Modern Magic: Reclaiming Your Magical Heritage

Modern Magic: Reclaiming Your Magical Heritage

by Matthew Krajewski

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Overview

Modern Magic: Reclaiming Your Magical Heritage by Matthew Krajewski

In Modern Magic: Reclaiming Your Magical Heritage, Matthew Krajewski invites all modern seekers of spiritual truth to explore their own unique magic. Psychic, paranormal, or otherwise magical occurrences are happening to people with increasing frequency, oftentimes at odds with our modern world, and the last refuge people often turn is the crystal shop. The dried herbs, tarot cards, and worldwide spiritual practices stuffed into these stores can be overwhelming, and not without a certain taboo depending on your own religious or spiritual beliefs. Modern Magic offers a new language, new portraits, and new explanations of anything that defies traditional explanation, otherwise known as magic. By incorporating new scientific findings, ancient mystical thought, direct experience, and firsthand accounts Modern Magic can empower anyone to explore, understand, and reclaim their own magical heritage.

Product Details

ISBN-13: 9781452576657
Publisher: Balboa Press
Publication date: 07/11/2013
Pages: 196
Product dimensions: 6.00(w) x 9.00(h) x 0.45(d)

Read an Excerpt

Modern Magic

Reclaiming Your Magical Heritage


By MATTHEW KRAJEWSKI

Balboa Press

Copyright © 2013 Matthew Krajewski
All rights reserved.
ISBN: 978-1-4525-7665-7



CHAPTER 1

Magical Heritage


A World Without Magic

This world isn't right. We can feel it isn't right, intuitively. Environmental crises, political unrest, and social strife all point to the fact that we are disconnected from actual reality—energetic reality. We need magic to continue where science and spirituality converge. Our magical heritage is waiting to be reclaimed, and it can give us all an active relationship with energy. Increasing our sensitivity to energy yields an intuitive blueprint for healing everything: our environment, our communities, and ourselves.


Why Is Magic Increasing at This Moment in History?

People worldwide held their breath on December 21, 2012, the date of the so-called Mayan Apocalypse, half-expecting a sudden and all-encompassing global cataclysm. A big change, at least that we could perceive, never came. While I am no expert on the Mayans, the fact that their calendar contained a definite "end date" links it to similar doomsday prophecies, most notably those of the Hopi.

The end of the Mayan calendar likely only indicated the end of an era, but what the former era signified and what the new one means is not easily understood. Our modern perception of reality kept us looking only at the physical world as we nervously approached the end of 2012, as governments reassured the masses and gave proclamations that the world wasn't ending. Perhaps both physical and energetic realities must be considered to understand the significance of the date. Maybe it wasn't a disaster but an awakening that was foretold, an energetic shift, an end of a matter-based era, and the beginning of a new, energy-based one.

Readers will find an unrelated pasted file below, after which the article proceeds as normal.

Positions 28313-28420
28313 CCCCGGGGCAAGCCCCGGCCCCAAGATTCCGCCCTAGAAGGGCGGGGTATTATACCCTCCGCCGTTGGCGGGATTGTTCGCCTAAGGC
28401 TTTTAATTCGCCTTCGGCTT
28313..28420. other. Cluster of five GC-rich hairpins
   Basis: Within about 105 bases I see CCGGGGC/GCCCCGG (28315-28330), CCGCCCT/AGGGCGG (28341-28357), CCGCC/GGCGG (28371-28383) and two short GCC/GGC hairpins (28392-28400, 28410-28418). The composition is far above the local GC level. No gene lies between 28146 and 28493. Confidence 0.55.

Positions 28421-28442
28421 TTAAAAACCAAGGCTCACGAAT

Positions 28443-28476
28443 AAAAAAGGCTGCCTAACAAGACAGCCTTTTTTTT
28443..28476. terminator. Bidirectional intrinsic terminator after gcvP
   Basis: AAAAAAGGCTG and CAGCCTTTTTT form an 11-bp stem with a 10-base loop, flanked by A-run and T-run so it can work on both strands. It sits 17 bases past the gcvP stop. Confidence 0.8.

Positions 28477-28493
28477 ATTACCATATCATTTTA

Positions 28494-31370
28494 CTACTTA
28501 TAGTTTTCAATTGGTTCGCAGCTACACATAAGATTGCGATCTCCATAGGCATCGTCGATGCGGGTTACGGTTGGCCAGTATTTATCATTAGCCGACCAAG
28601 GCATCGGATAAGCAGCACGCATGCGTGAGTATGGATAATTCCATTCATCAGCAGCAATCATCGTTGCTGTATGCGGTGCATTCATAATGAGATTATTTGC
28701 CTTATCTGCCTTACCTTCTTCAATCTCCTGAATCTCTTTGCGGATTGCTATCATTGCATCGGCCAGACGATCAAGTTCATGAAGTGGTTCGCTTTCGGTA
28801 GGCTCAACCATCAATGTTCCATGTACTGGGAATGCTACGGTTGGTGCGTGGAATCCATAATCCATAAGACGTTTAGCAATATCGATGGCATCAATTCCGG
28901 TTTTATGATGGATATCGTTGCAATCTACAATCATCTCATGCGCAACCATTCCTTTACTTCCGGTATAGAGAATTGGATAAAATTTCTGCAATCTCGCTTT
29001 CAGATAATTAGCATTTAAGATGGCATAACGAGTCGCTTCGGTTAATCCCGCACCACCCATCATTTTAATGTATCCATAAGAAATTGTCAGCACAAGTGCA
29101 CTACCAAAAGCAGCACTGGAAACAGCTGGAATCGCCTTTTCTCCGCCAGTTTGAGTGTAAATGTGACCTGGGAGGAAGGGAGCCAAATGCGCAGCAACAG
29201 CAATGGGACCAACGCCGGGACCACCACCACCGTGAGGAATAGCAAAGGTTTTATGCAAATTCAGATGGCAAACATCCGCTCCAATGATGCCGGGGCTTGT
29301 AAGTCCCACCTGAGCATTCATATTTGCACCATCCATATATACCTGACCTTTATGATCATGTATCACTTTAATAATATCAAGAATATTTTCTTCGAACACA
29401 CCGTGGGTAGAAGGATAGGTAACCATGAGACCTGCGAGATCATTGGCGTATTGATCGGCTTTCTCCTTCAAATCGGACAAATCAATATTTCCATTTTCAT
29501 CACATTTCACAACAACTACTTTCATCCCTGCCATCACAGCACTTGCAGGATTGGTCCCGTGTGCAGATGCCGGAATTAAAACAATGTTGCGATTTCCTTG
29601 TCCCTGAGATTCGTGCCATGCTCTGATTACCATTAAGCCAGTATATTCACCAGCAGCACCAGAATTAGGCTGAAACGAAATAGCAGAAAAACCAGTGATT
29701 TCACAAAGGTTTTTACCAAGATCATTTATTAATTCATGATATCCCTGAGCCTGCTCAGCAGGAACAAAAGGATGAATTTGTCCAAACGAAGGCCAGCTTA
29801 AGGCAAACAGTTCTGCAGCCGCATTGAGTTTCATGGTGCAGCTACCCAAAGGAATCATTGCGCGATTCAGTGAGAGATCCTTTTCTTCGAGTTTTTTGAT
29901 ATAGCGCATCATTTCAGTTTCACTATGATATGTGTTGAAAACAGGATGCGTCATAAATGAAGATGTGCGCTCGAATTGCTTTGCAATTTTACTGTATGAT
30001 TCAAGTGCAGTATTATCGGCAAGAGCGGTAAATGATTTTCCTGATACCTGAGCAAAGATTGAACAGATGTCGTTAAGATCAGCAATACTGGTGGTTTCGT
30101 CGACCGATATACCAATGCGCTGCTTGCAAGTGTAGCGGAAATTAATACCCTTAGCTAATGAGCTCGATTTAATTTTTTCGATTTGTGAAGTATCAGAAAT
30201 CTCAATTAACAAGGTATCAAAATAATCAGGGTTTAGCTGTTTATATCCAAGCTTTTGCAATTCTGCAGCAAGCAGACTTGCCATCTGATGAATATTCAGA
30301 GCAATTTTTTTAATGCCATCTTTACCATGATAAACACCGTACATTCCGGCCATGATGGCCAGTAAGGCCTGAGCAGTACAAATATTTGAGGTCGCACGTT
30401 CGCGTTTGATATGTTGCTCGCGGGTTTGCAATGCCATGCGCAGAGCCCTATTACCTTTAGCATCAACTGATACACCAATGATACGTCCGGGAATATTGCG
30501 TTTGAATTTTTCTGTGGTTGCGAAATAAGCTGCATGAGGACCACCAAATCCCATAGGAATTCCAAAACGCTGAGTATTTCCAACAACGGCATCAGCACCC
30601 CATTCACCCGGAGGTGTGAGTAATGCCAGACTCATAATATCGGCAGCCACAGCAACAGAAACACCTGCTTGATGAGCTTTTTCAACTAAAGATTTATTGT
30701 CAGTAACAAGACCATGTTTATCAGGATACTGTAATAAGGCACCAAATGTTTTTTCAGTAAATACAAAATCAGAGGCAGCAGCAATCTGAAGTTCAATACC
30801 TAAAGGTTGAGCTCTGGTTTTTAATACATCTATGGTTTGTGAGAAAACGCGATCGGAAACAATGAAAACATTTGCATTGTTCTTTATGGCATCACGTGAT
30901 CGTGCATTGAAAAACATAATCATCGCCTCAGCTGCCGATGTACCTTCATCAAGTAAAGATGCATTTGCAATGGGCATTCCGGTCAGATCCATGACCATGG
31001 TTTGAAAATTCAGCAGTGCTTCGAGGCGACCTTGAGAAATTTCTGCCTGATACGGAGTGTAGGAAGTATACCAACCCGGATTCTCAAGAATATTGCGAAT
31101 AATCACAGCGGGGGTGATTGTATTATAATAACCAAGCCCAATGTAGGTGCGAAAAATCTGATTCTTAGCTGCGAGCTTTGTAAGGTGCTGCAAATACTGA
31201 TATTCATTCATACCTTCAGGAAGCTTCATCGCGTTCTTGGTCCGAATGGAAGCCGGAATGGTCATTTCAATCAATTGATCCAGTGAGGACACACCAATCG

As our social constructs are routinely challenged and the very environment begins to crumble, we have intuitively and in astounding numbers turned toward a rainbow of energy-based spiritual practices. While 2012 was a year of disasters, there was an energetic shift present all over the planet, growing and increasing in intensity for decades, that we cannot precisely define, but can only feel and understand in populist, spiritual terms. Hopefully this new era will be one of understanding. This awakening and transition toward healing ourselves and the planet can be jumpstarted by magical people—sensitive people predisposed to energetic experience who can serve as guides between the energetic and physical worlds. They can help bring magic into our material reality.

While science is now beginning to provide traditional-style proof of an energetic reality, spirituality—in written history and contemporary individual experience—already gives us maps for navigating energetic reality. Today we are collectively, intuitively, moving toward a spiritual understanding of the world. Each individual culture has been preserving its own ancient traditions for centuries, and yet as one "global culture" emerges, no one talks about the similarities and connections between all the diverse spiritual practices that have crashed into popular culture like a tidal wave. What does it mean when yoga as a practice for mindfulness of the mind and body has become as popular and prevalent as Starbucks? What about Eastern practices of meditation at work, and corporate environments routinely using its tools as essential management techniques? Wicca and other forms of paganism—Earth-based and often Goddess-centered with positive intention—are now recognized as religious denominations at Arlington National Cemetery. All around us, people are reaching for this energy and cultivating a relationship with it in a variety of rising forms. These trends all point to a shining light in the room. It won't be long before we stop talking about whether this light exists, but start talking about what it means for us and our world.